Activism Discussion: Rent And Basic Income

Rent And Basic Income
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Quirk
2005-05-19 11:49:08 EST
Basic Income has long been supported by economists and activists as an
antidote to poverty.

As I myself have promoted the idea in the past, I am open minded to it,
however in light of my current better understanding of
Ricardian/Georgist economic theories regarding Rent, I have become a
bit sceptical about it.

What would prevent Income derived from a Basic Income (or Guaranteed
Annual Income, Negative Income Tax) distributive mechanism from being
absorbed by Rental increases?

Increased competition for locations in the community, fueled by the
Basic Income, would drive the Rents up until the actual share of
consumptive goods the Basic Income recipients could afford fell back to
their previous level.

It seems plausible to me that rather than allowing the poor to consume
more of the product of the economy, as intended, this mechanism could
end up merely transferring that claim on consumption to the Landlords.

Assuming that this Basic Income was funded by way of Income and
Consumption Taxation, wouldn't that amount to yet another transfer of
wealth from the workers to landowners by way of the State?


Nu-monet V7.0
2005-05-19 13:56:05 EST
Quirk wrote:
>
> Basic Income has long been supported by economists
> and activists as an antidote to poverty.

It's no longer funny when somebody has a hairbrained
scheme in economics that they think everybody should
do *just* because it sounds good to them.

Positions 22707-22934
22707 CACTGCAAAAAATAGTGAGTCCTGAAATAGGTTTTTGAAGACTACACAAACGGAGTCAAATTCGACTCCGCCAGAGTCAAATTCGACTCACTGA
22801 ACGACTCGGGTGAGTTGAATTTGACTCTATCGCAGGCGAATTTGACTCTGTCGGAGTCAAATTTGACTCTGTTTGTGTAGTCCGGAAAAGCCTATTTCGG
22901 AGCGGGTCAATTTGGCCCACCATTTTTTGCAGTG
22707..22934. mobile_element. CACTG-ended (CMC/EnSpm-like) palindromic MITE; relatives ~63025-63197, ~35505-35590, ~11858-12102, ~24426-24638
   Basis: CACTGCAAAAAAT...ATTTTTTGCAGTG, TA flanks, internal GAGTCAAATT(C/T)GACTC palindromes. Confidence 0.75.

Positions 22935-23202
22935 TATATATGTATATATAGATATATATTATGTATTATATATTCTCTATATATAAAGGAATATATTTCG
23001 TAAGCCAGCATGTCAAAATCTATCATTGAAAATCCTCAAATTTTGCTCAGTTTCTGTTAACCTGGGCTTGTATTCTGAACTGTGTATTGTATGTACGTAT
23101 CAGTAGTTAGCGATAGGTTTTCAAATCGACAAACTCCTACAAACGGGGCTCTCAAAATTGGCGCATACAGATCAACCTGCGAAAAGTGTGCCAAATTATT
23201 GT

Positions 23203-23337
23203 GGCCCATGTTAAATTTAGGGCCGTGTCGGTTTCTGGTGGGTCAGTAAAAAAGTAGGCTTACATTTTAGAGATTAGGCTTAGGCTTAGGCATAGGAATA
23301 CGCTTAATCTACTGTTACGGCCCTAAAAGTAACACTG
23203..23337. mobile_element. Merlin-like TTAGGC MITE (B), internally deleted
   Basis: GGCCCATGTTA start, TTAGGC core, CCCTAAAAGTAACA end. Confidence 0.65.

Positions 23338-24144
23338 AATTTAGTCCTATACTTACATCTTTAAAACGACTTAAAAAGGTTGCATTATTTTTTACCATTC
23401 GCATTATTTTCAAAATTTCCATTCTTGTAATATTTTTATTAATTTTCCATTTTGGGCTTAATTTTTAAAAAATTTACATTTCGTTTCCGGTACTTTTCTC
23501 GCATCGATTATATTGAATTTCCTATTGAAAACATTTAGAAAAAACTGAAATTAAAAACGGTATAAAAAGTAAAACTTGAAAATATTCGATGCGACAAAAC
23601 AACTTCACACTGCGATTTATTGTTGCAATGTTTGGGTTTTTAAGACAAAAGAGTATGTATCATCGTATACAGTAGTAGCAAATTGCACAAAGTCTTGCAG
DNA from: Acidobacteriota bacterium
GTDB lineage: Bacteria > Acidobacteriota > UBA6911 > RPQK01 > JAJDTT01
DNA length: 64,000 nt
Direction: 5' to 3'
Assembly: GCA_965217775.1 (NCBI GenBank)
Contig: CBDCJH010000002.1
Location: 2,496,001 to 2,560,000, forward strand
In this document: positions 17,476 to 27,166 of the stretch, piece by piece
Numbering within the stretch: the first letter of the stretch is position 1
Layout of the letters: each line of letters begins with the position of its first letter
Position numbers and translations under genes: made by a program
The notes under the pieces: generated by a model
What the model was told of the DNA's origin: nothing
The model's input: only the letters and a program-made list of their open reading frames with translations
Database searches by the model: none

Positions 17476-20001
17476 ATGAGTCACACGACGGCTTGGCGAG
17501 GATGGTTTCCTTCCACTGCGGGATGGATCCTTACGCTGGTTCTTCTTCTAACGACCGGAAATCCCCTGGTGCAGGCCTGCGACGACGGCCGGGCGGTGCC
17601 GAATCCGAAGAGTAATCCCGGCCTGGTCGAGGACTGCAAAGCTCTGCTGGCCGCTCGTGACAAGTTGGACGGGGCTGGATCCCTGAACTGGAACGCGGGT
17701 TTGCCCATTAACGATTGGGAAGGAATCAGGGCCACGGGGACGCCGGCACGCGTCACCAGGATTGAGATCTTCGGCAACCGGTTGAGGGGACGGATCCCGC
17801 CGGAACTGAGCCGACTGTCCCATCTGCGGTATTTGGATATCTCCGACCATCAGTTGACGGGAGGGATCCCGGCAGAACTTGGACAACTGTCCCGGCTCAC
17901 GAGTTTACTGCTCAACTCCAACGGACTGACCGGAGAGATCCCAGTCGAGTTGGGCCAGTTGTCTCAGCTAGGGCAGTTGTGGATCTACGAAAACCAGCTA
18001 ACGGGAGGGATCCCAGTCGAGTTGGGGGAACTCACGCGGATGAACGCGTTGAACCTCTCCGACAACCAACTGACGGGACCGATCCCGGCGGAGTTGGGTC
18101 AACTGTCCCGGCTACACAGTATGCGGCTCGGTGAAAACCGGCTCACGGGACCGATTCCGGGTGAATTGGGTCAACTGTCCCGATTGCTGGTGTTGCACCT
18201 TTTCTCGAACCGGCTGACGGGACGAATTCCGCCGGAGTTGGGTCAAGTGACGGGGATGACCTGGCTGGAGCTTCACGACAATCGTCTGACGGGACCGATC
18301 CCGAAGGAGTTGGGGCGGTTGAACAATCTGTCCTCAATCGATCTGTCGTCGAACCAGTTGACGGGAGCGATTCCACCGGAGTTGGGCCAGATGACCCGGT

It's like, well, people have been scraping and dying
for one crust of bread to live on for one day for like
5000 years, and yet, nobody ever thought of my brilliant
idea how we can all be fabulously wealthy!

You idiots. These issues have been life-or-death to
billions of people for thousands of years. Has it ever
occurred to you that someone else might have thought of
it first, and it was a dumb idea then, and it's a dumb
idea now, and among ideas it has been gang-raped and
beaten by entire biker gangs full of better ideas in
the perpetual Darwinism of ideas that happens when damn
near every single person on the planet has to think
about how to live OR DIE?

In a way it is like dumbass neo-Nazis who think Hitler
is cool because he had cool uniforms, while totally
unthinking about WWII and all that "stuff". And they,
too, get all pissy if you want to tell them that they
are full of shit and should be horsewhipped.


--
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http://slackoff.blogspot.com/
***********
Herring communicate with each other
via a high-pitched, "raspberry"-like
sound emitted from their anuses.
These noises are not produced by
digestive gases.
-- from 'The New Scientist'

R*@telus.net
2005-05-19 14:24:55 EST
On Thu, 19 May 2005 10:56:05 -0700, "nu-monet v7.0"
<*g@succeeds.com> wrote:

>Quirk wrote:
>>
>> Basic Income has long been supported by economists
>> and activists as an antidote to poverty.
>
>It's no longer funny when somebody has a hairbrained
>scheme in economics that they think everybody should
>do *just* because it sounds good to them.

That's not why Nobel laureates in economics support it. Duh.

>It's like, well, people have been scraping and dying
>for one crust of bread to live on for one day for like
>5000 years, and yet, nobody ever thought of my brilliant
>idea how we can all be fabulously wealthy!

OK. People had been trying for thousands of years to transmute
elements, but before Einstein, nobody ever thought of his brilliant
idea of how to do it. So let's hear your brilliant idea.

>You idiots. These issues have been life-or-death to
>billions of people for thousands of years. Has it ever
>occurred to you that someone else might have thought of
>it first, and it was a dumb idea then, and it's a dumb
>idea now, and among ideas it has been gang-raped and
>beaten by entire biker gangs full of better ideas in
>the perpetual Darwinism of ideas that happens when damn
>near every single person on the planet has to think
>about how to live OR DIE?

Except it wasn't, isn't, and hasn't.

>In a way it is like dumbass neo-Nazis who think Hitler
>is cool because he had cool uniforms, while totally
>unthinking about WWII and all that "stuff". And they,
>too, get all pissy if you want to tell them that they